Recently, I was told, “You aren’t the same person you used to be” — and it certainly wasn’t said as a compliment. The words hit me like a metaphorical punch to the gut… or ego, I guess. I was absolutely horrified and offended at being told that I was so different because I knew it was being implied that I had changed in a negative way. My initial reaction was not unlike my children when they were younger, getting hurt by someone saying they didn’t want to be friends with them. I mean, are we supposed to be elated when someone essentially tells us they don’t like who we are as a person?
My horror at being told that I had changed pushed me to tell the other person that it was the most hurtful thing they had ever said to me. I felt like at my core, I was still very much the same person I always was. Either way, this conversation pushed me to do some personal reflection, and what I discovered changed the way I think about myself.
Once the initial shock wore off, I went through various stages: denial, anger, cookie dough, dance party, crying, humor, and finally, acceptance. I thought about all of the things that I have gone through during the time since I first met this person over 10 years ago. I’m not talking about minor everyday things — the big sh*t, the really hard times that pushed me to grow, the moments that are forever seared into my memory because they are life-altering events. I birthed children, I experienced loss, I grew into my role as a mother, I decided I needed to find my passion, I went back to school (twice), I began working full time, I dealt with health issues, I was diagnosed with ADHD finally, I gained weight and lost confidence, I lost weight and found my confidence again, I graduated college and checked off personal goals, I challenged myself in ways I never dreamed, and then I watched myself accomplish what I set my mind to.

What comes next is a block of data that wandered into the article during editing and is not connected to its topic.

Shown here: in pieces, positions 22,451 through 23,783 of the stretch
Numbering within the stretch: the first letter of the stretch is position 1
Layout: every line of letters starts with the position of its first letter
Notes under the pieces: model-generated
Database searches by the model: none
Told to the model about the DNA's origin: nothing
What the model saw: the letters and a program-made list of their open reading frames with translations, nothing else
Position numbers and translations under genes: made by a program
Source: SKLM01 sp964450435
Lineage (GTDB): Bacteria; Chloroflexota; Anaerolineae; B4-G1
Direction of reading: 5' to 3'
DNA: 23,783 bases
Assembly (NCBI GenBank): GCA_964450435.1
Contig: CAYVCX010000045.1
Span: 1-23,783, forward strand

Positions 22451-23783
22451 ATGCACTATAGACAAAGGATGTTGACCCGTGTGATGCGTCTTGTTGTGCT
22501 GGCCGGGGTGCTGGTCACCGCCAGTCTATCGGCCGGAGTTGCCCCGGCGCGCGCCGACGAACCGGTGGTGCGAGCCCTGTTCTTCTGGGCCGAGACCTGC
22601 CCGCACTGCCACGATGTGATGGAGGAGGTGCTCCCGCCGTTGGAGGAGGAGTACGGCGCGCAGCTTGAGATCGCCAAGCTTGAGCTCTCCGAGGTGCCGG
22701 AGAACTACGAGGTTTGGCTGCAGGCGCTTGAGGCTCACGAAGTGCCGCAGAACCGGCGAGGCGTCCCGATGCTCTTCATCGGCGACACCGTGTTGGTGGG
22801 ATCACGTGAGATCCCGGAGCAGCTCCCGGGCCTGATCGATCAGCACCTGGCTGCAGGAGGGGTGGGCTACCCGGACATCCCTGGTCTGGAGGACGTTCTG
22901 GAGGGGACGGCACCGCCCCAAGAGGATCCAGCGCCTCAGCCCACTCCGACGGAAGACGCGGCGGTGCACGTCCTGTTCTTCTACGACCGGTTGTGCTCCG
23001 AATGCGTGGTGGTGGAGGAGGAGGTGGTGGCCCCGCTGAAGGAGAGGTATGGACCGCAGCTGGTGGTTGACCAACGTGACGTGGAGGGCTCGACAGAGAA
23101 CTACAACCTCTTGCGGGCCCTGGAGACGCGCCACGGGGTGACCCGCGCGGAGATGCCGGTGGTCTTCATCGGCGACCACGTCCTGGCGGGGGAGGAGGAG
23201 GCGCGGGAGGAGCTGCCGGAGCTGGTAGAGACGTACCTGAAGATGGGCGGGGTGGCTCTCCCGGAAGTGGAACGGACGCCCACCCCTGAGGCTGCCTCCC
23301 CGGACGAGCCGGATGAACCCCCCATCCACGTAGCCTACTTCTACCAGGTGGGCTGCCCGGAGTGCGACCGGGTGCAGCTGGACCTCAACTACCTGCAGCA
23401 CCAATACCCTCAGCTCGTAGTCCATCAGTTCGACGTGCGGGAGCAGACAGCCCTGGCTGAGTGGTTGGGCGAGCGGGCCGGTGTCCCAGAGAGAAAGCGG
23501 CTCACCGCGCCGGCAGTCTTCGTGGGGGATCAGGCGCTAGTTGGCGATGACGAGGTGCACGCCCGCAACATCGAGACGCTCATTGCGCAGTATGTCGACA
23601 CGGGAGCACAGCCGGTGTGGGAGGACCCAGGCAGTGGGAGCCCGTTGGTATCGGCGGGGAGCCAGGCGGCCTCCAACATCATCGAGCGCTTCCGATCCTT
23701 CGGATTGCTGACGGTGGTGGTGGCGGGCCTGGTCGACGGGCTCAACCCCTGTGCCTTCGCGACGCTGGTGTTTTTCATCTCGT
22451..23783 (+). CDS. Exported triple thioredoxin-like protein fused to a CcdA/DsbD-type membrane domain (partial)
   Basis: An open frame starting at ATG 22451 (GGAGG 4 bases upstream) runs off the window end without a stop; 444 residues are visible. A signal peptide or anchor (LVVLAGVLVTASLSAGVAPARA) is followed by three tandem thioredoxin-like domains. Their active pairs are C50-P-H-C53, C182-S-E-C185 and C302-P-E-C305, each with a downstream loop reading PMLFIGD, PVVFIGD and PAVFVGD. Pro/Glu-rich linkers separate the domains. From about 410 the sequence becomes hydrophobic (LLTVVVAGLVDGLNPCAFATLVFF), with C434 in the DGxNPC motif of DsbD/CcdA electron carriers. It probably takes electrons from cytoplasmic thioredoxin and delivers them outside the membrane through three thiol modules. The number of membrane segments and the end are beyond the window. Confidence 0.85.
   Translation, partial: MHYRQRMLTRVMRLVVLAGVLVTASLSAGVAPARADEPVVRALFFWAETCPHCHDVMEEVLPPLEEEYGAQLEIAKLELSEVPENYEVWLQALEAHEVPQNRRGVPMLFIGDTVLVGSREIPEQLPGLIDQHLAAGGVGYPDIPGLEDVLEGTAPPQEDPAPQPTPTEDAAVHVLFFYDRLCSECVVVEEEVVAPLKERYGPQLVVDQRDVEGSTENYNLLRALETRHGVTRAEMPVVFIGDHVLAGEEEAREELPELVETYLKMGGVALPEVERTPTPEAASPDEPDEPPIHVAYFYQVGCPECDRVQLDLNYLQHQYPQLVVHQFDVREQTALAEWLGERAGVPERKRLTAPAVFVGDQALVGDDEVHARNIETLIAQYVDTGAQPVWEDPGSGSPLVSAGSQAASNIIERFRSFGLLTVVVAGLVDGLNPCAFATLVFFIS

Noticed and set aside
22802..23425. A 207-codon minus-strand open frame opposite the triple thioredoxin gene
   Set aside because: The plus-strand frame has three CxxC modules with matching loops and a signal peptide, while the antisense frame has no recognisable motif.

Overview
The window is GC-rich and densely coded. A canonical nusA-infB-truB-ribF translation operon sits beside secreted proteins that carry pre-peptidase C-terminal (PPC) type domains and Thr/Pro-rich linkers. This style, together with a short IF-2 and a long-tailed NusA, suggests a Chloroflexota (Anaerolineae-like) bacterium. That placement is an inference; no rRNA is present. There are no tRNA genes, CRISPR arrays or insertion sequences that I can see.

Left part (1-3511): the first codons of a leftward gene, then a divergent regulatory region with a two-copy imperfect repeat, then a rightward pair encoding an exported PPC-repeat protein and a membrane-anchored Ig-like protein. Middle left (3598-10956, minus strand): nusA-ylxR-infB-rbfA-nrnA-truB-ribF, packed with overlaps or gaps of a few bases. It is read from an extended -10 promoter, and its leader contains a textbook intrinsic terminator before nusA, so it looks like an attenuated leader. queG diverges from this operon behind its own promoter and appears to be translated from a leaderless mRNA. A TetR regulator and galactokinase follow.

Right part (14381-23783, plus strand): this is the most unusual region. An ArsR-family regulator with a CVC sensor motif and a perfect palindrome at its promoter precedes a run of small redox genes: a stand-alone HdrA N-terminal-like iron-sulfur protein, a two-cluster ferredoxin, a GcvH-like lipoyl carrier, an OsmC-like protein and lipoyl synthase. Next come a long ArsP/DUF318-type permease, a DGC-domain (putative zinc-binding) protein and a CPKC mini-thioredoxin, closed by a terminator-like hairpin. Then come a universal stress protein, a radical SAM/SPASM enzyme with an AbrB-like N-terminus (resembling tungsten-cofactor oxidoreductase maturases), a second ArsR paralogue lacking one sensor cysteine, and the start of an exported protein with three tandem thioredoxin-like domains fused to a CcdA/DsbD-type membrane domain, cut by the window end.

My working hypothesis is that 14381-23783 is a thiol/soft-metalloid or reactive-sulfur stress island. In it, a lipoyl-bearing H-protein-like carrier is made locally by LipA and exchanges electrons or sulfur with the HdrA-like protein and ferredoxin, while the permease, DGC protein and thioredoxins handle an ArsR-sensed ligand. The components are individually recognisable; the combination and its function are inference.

How could I possibly go through all of that and not change in the slightest? I would be more concerned if I had all these life experiences and didn’t change — didn’t grow, didn’t adapt, didn’t evolve. The fact of the matter is, that person was right. I am not the same person I was when they met me at 21. She was a young girl and naïve. She was scared if I’m being honest — so unsure of herself as a single mom. But the woman I am today? She is strong. She has been tested again and again and overcame everything she encountered. She has learned to trust herself, she’s learned how to both ask for help when needed and how to handle things by herself instead of defaulting to whatever someone else wants. She is growing and changing and will continue to do so. But no matter what, at her core, she has a heart that is more often than not far too big, and she wants to pour love into everyone around her. And she just wants to be loved. That part of her hasn’t changed one bit.